Those of you who have played any form of sport know that on some days you have it, and some days you don't. California Chrome didn't have it on Saturday, and I didn't have it today. Yesterday's ride took more out of me than I realized; I had a hard time just moving the bike forward on flat ground today. After 5 consecutive days of hard riding and climbing, my legs feel very weak at the moment. This is the most fatigued my legs have felt all year. I am going to take a rest day tomorrow in preparation for what I figure will be the hardest ride of the year on Friday (I may take 2, we'll see). On that day I will climb more than a mile as I cross a mountain pass at 11,000 feet to reach Silverton, CO. That's more than 4 Empire State Buildings worth of climbing! The air will be thin at that elevation, so even though the ride will only be 37 miles, I know it is going to push my body to the limits of its capabilities. I will say that despite the physical outlay that these Colorado rides will require, they are certainly visually spectacular! Here is a snapshot of today's ride.
47 miles today
I tried to do some roadside birding today, but since the biking was such a struggle, most of my focus was on pedaling. I did add Mountain bluebird (#470) early this morning. There were many magpies and meadowlarks, and I had a great look at a beautiful Virginia's warbler on my descent. This view made up for the very brief view I had of the lone bird that I saw in Arizona. I also had a great view of a Lewis's woodpecker as it briefly perched on a roadside fencepost. My Durango hosts, although not hard-core birders, do have a feeder out back that has had at least 3-4 visits from Pine siskens since my arrival. However, the big find from their porch this afternoon were 3 flyby Evening grosbeaks for year bird #471! I am slowly picking birds off my Colorado species list, so I feel good about the pace of bird finding at the moment. I will try to find a local spot in in/round Durango where I can do a bit of birding tomorrow on my down time.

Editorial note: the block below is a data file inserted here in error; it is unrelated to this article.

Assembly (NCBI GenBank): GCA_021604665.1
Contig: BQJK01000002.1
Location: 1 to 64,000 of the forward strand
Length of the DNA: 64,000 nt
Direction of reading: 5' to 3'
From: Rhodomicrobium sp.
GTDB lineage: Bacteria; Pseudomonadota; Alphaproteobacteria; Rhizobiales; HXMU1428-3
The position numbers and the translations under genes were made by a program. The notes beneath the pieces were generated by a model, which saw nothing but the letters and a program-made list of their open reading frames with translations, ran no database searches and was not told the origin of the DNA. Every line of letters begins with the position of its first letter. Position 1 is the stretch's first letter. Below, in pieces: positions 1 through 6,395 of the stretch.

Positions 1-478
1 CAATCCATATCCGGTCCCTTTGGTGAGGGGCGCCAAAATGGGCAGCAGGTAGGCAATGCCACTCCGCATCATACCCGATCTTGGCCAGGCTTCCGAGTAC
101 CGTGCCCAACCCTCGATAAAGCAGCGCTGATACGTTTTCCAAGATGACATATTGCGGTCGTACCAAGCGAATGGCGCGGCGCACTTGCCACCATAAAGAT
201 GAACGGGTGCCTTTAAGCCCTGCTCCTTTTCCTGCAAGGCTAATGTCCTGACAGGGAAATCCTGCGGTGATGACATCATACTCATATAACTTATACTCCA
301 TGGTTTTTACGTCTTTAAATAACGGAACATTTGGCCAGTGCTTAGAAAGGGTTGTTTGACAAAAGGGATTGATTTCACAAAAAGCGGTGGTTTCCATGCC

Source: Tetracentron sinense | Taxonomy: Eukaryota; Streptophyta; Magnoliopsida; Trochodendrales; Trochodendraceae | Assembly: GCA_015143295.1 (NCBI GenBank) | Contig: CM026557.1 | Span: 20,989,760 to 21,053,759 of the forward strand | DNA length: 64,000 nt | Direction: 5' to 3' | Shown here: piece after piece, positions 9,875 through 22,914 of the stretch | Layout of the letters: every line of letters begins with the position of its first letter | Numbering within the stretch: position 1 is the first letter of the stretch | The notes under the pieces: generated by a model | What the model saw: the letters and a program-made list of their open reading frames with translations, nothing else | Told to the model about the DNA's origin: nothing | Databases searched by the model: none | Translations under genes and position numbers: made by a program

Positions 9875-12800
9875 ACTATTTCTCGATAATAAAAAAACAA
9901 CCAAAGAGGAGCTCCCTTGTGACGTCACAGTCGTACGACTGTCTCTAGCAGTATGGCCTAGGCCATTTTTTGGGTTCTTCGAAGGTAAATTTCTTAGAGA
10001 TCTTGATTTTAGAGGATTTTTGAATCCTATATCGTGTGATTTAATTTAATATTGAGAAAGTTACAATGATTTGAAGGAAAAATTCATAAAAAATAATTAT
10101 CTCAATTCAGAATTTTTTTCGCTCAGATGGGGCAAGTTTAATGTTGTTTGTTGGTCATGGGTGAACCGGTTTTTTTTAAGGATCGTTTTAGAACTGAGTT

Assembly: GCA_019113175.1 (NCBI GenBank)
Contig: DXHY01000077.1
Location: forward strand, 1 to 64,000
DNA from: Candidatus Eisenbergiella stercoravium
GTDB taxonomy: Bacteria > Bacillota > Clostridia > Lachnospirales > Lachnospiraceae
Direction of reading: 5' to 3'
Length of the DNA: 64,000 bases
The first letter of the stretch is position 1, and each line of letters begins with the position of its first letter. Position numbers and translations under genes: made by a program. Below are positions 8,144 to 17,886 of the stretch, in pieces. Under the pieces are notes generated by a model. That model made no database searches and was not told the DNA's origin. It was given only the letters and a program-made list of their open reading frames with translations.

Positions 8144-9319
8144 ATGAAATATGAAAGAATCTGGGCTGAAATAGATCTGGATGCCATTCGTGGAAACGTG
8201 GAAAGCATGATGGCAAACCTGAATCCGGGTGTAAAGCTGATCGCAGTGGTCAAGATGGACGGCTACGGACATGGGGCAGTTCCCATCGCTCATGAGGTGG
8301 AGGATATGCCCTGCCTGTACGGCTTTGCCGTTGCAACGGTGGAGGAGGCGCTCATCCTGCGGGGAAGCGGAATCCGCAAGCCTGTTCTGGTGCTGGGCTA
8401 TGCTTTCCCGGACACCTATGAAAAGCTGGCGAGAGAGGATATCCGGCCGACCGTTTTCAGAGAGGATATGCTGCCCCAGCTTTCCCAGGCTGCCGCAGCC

Dorian, I'm really enjoying your blog. I look forward to each day's entry...How about a little info on how you are documenting each bird species you identify?ReplyDelete
I try to photograph each species but sometimes this is not possible. Many birds are seen as flybys or from a distance where photos are impossible. Photos are most important for had-to-find or rare species; no one is ever going to question if I saw a Herring gull or a Red-tailed hawk. I have managed to photograph nearly every rare bird I have seen. For others, I was birding with people so I have witnesses. At the end of the day though its an honor system, and I think I have a good reputation in the community.ReplyDelete
Good luck on the journey,. I have crossed Colorado 10+ times on a bicycle. Keep in mind that the mountains are as much a psychological challenge as a physical challenge. Don't get daunted by the elevation profiles...just one pedal-stroke at a time and you will get through it. I bicycled and birded through Alaska and the Yukon Territory last year - it is a spectacular way to go! Thanks for keeping the blog going!ReplyDelete